On the issue in an action whether a taxicab involved in a collision and bearing certain registration and hackney license medallion numbers was owned by the defendant, it was proper to admit as a public record an application by the defendant to the police commissioner of Boston for a renewal of hackney license for a taxicab stated to have the same numbers and to be owned by the defendant. [572-573]
One in whose name as owner a taxicab was registered must be held responsible for negligence of an operator of the taxicab causing a collision in which a passenger was injured where there was no evidence to rebut the prima facie evidence of such responsibility created by G. L. c. 231, Section 85A. 
Evidence of the circumstances in which the operator of a taxicab, upon seeing an automobile approaching from the opposite direction "more or less" in the middle of the street, stopped suddenly and then backed the taxicab, colliding with another automobile behind it, warranted a finding of negligence of the operator of the taxicab toward a passenger therein injured in the collision. [572, 574]
Evidence merely that the name given by the operator of a taxicab involved in a collision was the same as that of the defendant in an action arising from the collision, upon whom the writ was served in hand, was not enough to identify the defendant as the operator. [574-575]
TORT. Writ in the Municipal Court of the City of Boston dated January 15, 1957.
Upon removal to the Superior Court the action was tried before Macintosh, J., a District Court judge sitting under statutory authority.
Philip T. Corwin, (Warren G. Miller with him,) for the defendants.
Ralph Arnoldy, (Murray P. Reiser with him,) for the plaintiff.
COUNIHAN, J. On June 10, 1956, William Lodge and Rosalie Lodge, his wife, with their three children Gwendolyn, Karen, and Michael W., were riding on Warren Street, Roxbury, in a taxicab allegedly owned by Congress Taxi Association, Inc. (Congress), which because of the negligence of Whitney Rogavey, the alleged driver of the cab, collided with another automobile. The declaration in this action of tort against Congress and Rogavey which contained ten counts sought to recover damages for personal injuries sustained by all the occupants of the taxicab as the result of that collision. William also sought to recover consequential damages on account of injuries to his wife against both defendants.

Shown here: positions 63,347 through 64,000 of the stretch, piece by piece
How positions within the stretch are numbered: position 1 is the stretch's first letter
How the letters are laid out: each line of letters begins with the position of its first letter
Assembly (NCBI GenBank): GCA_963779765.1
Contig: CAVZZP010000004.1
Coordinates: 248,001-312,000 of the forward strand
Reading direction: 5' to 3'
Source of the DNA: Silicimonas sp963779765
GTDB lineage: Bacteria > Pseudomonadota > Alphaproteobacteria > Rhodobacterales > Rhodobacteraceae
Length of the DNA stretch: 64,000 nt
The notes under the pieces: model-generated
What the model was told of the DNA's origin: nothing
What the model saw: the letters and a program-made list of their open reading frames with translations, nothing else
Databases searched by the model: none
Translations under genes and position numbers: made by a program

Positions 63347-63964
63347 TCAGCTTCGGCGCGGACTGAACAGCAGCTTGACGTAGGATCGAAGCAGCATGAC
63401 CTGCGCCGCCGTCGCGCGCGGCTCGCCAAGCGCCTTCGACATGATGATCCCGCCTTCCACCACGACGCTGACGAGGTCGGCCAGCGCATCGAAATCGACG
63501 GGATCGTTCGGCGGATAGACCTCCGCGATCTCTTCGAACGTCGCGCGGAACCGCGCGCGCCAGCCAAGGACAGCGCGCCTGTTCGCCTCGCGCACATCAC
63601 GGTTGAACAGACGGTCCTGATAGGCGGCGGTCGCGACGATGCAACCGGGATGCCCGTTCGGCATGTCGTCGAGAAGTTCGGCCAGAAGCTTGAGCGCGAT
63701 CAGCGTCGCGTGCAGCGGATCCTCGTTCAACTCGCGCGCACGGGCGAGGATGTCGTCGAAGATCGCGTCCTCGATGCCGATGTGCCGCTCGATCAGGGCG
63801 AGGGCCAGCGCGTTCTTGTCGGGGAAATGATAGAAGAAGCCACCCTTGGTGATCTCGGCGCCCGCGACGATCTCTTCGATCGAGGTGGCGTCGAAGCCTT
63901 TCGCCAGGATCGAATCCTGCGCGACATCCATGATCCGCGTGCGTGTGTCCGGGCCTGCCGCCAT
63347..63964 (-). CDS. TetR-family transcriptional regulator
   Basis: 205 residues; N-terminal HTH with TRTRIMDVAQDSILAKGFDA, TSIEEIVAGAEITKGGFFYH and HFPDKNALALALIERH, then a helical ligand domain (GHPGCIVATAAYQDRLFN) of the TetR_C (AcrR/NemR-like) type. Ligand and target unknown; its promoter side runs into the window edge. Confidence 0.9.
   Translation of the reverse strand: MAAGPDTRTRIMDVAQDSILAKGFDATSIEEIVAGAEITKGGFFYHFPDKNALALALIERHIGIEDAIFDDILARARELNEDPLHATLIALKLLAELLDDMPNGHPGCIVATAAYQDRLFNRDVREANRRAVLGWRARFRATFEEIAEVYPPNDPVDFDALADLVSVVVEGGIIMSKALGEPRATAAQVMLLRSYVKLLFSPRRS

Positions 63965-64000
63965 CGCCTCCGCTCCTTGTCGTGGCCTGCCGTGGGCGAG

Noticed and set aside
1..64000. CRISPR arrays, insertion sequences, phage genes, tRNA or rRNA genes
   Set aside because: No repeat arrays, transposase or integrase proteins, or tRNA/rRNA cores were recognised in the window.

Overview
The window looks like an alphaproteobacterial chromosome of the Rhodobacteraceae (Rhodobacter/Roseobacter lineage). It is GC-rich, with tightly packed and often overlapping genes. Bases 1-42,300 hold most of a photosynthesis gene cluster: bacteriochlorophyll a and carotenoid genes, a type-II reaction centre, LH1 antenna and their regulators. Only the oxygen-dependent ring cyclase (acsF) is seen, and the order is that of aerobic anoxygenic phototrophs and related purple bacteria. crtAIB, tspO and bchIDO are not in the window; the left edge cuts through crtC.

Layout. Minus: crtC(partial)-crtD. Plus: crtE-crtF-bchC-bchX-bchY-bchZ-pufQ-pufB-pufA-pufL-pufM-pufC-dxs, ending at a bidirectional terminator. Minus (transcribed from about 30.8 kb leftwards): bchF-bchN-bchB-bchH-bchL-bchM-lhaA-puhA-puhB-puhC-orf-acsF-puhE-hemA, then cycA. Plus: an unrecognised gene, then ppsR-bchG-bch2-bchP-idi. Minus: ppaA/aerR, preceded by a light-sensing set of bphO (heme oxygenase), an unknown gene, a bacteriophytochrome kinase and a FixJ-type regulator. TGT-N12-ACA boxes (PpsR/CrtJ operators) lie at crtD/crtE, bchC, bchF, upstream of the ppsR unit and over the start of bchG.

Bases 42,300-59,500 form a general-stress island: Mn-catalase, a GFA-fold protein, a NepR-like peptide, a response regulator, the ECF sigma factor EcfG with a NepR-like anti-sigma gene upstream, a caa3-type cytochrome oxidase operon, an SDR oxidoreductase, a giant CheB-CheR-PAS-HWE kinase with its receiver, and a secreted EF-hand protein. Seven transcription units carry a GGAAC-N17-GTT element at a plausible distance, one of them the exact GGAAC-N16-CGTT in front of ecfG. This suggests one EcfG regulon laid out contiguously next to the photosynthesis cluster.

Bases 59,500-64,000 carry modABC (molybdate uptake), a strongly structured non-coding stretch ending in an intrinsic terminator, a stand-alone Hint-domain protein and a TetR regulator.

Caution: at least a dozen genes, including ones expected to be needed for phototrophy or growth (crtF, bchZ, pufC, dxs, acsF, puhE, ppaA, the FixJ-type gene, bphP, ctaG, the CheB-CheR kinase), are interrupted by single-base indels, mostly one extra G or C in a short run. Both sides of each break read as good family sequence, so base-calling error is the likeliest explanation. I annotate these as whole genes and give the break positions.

The action was tried to a jury who returned verdicts for Rosalie against both defendants and verdicts for the defendants on all the other counts.
The action of Rosalie against both defendants comes here upon the exceptions of the defendants to the denial of the defendants' motions for directed verdicts in their favor and to rulings of the judge on the admission of evidence.
The pertinent facts on the evidence most favorable to Rosalie are that on the evening of June 10, 1956, William, his wife and children were visiting the home of his sister at 34 Edgewood Street, Roxbury. At about 9:30 P.M. he decided to return to his own home in another part of Roxbury. He found the telephone number of Congress, HI 5-8600, in a telephone book in his sister's home and called it asking for a taxicab to pick up him and his family at 34 Edgewood Street. This evidence was admitted subject to the exception of Congress.
About five minutes later the door bell rang and he answered it. He saw a taxicab standing outside. On the side of the cab there was printed in large letters "Congress Taxi Ass'n." Its Massachusetts registration plate bore the number E23,797 and the taxicab was numbered 97. Adjacent to the registration plate was a hackney license medallion
bearing the number 1397. A photograph of a taxicab bearing these numbers was introduced in evidence subject to the exception of the defendants. It bore the same Massachusetts registration plate and number, the same cab number and the same hackney license medallion number as the taxicab in which he and his family were riding at the time of the collision.
William and his wife and family got into this taxicab at Edgewood Street and as it went toward his house it travelled along Warren Street at about thirty miles an hour. Warren Street is about forty feet wide and there were no automobiles parked on either side of it. At a point beyond Woodbine Street, William saw an automobile coming toward the taxicab "more or less" in the middle of Warren Street. The automobile was twenty-five to thirty yards away from the taxicab when William first saw it. The cab driver "jammed on his brakes" and came to a sudden stop. He then put the cab in reverse, and when he "shot backwards . . . he banged" into an automobile which was in the rear of the taxicab. Rosalie was injured.
Subject to the exception of Rogavey, William testified that he got the name of the driver of the cab and its number. The name the driver gave him was Whitney Rogavey, residing at 118 West Newton Street, Boston, and the number of the cab was 97. This evidence was excluded in the action of Rosalie against Congress.
Neither of the defendants offered any evidence on the count in which Rosalie sought damages.